How soon should I begin talking about hospice with my family?
There is no better time than now. Although end-of-life planning can be difficult to discuss, sharing your thoughts with family members can help assure that you will receive the care you want.
Advance care planning is important. Advance care planning means knowing your treatment options and your values, talking with loved ones about the future, and then writing down your wishes.
How important is early referral for hospice care?
Early referral is very important. The longer the relationship with hospice, the more effective we can be.
Too often we are called in the very last days of life when the patient is near death and the family is exhausted and overwhelmed. In such instances, both the patient and the family have lost many opportunities for a better end-of-life experience.
What should I do if I think my family member needs hospice?
Anyone can call and inquire about hospice services. A nurse or social worker will review our services and answer your questions. We will be more than happy to assist you with the process concerning future needs over the phone or even make a home visit.
Does Medicare and Medicaid pay for hospice care?
Yes. The reimbursement we receive from both programs for those who elect the special hospice benefits pays nearly all of the costs for covered hospice services. The Medicare and Medicaid hospice benefit also pays for items not normally covered by the regular Medicare and Medicaid programs, including the cost of medications related to the patient’s hospice diagnosis and durable medical equipment such as electric beds, walkers and wheelchairs. Room and board charges in our Tucker Hospice House may be covered by private insurance. Many private insurance policies have a hospice benefit that covers most charges, less deductibles and co-insurance.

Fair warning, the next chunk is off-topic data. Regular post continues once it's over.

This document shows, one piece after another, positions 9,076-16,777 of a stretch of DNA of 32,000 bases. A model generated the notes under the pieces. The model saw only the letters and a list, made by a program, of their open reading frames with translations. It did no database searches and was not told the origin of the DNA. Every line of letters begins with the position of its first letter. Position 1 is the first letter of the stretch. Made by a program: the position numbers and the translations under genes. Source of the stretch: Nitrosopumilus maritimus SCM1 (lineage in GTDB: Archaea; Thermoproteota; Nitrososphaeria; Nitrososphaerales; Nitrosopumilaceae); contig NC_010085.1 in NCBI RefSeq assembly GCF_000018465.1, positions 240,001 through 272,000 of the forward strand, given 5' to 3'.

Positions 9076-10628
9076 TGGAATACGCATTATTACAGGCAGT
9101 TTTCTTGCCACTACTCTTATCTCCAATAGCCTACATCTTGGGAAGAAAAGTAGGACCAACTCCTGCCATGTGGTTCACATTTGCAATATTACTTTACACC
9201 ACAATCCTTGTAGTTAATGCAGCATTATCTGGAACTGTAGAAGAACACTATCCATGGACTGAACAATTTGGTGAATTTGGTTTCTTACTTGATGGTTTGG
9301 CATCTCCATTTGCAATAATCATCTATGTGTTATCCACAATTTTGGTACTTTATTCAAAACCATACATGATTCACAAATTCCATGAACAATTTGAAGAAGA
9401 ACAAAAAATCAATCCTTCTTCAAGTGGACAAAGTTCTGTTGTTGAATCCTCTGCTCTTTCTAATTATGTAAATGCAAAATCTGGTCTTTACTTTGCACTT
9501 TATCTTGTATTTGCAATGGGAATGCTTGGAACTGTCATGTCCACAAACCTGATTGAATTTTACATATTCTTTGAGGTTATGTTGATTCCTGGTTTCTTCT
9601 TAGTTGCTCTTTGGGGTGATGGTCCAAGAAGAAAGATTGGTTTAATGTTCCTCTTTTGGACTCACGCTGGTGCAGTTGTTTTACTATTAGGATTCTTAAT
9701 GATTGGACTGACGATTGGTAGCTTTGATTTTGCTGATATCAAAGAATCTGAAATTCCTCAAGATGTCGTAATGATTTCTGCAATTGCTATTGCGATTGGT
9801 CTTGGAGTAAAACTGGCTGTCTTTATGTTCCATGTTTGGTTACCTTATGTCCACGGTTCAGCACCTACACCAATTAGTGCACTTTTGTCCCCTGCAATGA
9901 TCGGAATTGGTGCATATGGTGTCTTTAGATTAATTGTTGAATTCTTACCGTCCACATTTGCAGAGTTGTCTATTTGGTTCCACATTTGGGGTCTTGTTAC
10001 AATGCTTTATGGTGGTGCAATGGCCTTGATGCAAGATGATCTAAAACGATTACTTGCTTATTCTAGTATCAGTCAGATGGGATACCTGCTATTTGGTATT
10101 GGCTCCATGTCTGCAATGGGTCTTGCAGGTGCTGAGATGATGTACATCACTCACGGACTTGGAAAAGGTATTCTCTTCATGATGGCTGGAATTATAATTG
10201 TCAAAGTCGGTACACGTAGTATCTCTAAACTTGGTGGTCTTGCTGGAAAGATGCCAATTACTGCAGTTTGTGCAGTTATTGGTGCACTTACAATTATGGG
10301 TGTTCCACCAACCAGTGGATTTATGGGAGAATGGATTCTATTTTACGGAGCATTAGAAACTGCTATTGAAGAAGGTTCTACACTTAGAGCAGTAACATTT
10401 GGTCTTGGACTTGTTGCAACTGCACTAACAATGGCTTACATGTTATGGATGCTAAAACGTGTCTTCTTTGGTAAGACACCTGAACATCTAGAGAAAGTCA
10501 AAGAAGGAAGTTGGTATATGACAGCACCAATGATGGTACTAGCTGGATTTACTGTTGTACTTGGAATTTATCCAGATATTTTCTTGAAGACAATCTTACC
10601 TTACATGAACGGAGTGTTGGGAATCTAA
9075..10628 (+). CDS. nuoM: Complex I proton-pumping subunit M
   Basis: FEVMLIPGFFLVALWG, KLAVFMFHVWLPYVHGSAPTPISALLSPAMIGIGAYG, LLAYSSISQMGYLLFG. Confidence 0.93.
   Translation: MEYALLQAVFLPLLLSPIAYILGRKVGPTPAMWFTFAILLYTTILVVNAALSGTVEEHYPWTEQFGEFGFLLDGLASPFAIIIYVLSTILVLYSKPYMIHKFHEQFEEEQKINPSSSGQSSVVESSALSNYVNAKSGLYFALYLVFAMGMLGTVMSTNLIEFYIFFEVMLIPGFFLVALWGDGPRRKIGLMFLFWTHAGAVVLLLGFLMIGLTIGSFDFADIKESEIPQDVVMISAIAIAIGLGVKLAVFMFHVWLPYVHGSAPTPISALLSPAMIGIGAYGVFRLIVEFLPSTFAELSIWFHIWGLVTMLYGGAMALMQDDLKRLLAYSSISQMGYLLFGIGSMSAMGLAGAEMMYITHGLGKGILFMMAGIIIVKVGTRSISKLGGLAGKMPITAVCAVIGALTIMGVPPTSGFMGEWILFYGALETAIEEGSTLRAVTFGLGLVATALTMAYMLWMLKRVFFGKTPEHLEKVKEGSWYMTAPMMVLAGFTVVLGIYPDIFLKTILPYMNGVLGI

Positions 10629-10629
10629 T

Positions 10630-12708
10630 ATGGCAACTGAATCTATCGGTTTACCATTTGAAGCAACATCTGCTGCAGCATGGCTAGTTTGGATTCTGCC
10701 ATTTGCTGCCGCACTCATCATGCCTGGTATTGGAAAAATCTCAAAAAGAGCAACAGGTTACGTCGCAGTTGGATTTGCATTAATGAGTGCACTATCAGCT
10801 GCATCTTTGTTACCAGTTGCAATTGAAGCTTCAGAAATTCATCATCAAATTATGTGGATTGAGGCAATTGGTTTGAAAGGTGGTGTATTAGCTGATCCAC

How often do nurses and other staff members visit the patient?
Regular visits by a hospice-trained registered nurse are made at least once a week. These visits, approximately one hour long, are used to check vital signs, administer medications and discuss symptoms and any other patient and family concerns. More frequent visits are made, if needed. Other care team members, including medical social workers, volunteers, certified nursing assistants, grief counselors and chaplains make regular or periodic visits, depending on the unique care plan developed for each patient. Many of these visits also are on a regularly scheduled weekly basis.
Are hospice services available after normal business hours?
Yes! We are on call seven days a week, 24 hours a day. Our nurses are available to answer questions by phone on nights and weekends, and will respond to a call for help within minutes, if necessary. We also have other staff members available, including chaplains and medical social workers, when emergency support is needed.
What’s our success rate in controlling pain?
Our success is high. We combine medications and counseling that enable most patients to attain a level of comfort that is acceptable to them.
Are volunteers screened?
Yes. Before volunteers begin our extensive training, they are interviewed by our volunteer coordinator and asked to complete specially designed questionnaires that assess their feelings and sensitivity. We perform the same background checks as we do on employees, and provide regular in-service training to maintain and update each volunteer’s skills.